Peter’s personal story is a significant driver behind his passion for ensuring older Australians and people with disability have choice and control in the system designed to live a good life, not a rostered one.
“The NDIS is a piece of legislation that puts people at the centre, and they have rights to self-manage their funding. But in aged care, there’s a lot less consumer awareness of how people can take control of their Home Care Package and exercise choice and control.
“Older Australians have a lifetime of capacity from their careers, owning houses, selling cars, running their lives, and in later life, they still want to exercise control, yet the system has tended to be quite ageist. It doesn’t recognise their capacity and embeds a layer of cost that no one can afford,” Peter said.
Mable is also making a difference in a sector increasingly under pressure from workforce constraints.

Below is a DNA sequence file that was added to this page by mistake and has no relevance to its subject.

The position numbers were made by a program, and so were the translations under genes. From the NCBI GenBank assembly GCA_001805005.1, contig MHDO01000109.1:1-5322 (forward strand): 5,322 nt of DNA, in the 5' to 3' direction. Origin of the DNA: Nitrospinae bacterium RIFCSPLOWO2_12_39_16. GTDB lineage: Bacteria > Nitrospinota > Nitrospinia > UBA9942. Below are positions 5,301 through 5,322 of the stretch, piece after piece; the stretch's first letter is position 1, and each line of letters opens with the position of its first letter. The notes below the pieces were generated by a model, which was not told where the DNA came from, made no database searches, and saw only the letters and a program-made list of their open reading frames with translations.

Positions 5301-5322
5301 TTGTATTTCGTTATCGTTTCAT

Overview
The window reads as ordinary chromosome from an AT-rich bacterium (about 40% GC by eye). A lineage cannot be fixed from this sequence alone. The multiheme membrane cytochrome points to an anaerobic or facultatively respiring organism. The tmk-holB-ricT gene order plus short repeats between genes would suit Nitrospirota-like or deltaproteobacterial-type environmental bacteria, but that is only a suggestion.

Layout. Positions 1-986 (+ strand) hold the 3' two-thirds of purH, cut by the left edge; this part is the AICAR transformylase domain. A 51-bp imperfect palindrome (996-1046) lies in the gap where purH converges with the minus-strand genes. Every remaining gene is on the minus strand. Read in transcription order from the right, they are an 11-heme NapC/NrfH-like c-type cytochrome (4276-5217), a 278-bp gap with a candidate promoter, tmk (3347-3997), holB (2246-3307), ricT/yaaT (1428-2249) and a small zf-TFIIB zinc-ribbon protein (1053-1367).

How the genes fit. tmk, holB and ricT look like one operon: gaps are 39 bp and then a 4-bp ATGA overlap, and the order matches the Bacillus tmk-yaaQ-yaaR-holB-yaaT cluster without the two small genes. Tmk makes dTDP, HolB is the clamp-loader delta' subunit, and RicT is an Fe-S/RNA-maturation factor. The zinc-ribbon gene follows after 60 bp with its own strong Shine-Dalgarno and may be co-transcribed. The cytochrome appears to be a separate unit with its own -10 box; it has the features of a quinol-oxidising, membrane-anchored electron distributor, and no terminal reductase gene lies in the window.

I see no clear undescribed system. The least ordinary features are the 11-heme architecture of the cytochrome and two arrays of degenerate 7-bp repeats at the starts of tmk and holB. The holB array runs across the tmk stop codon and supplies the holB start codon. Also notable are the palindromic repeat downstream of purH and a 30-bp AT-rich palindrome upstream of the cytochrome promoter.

“Our model enables support to come from within those communities: you can work locally in your community, supporting somebody on your terms. You could be recently retired, you could be an accountant, or you might have worked in a hardware store,” Peter said.
Half the workers signed to Mable are new to the sector. There are more male workers on the platform – 25 per cent – compared with 11 per cent across all care workers. The average age in the sector is about 52, but Mable workers are on average 40, although the age range is 18 to 82.
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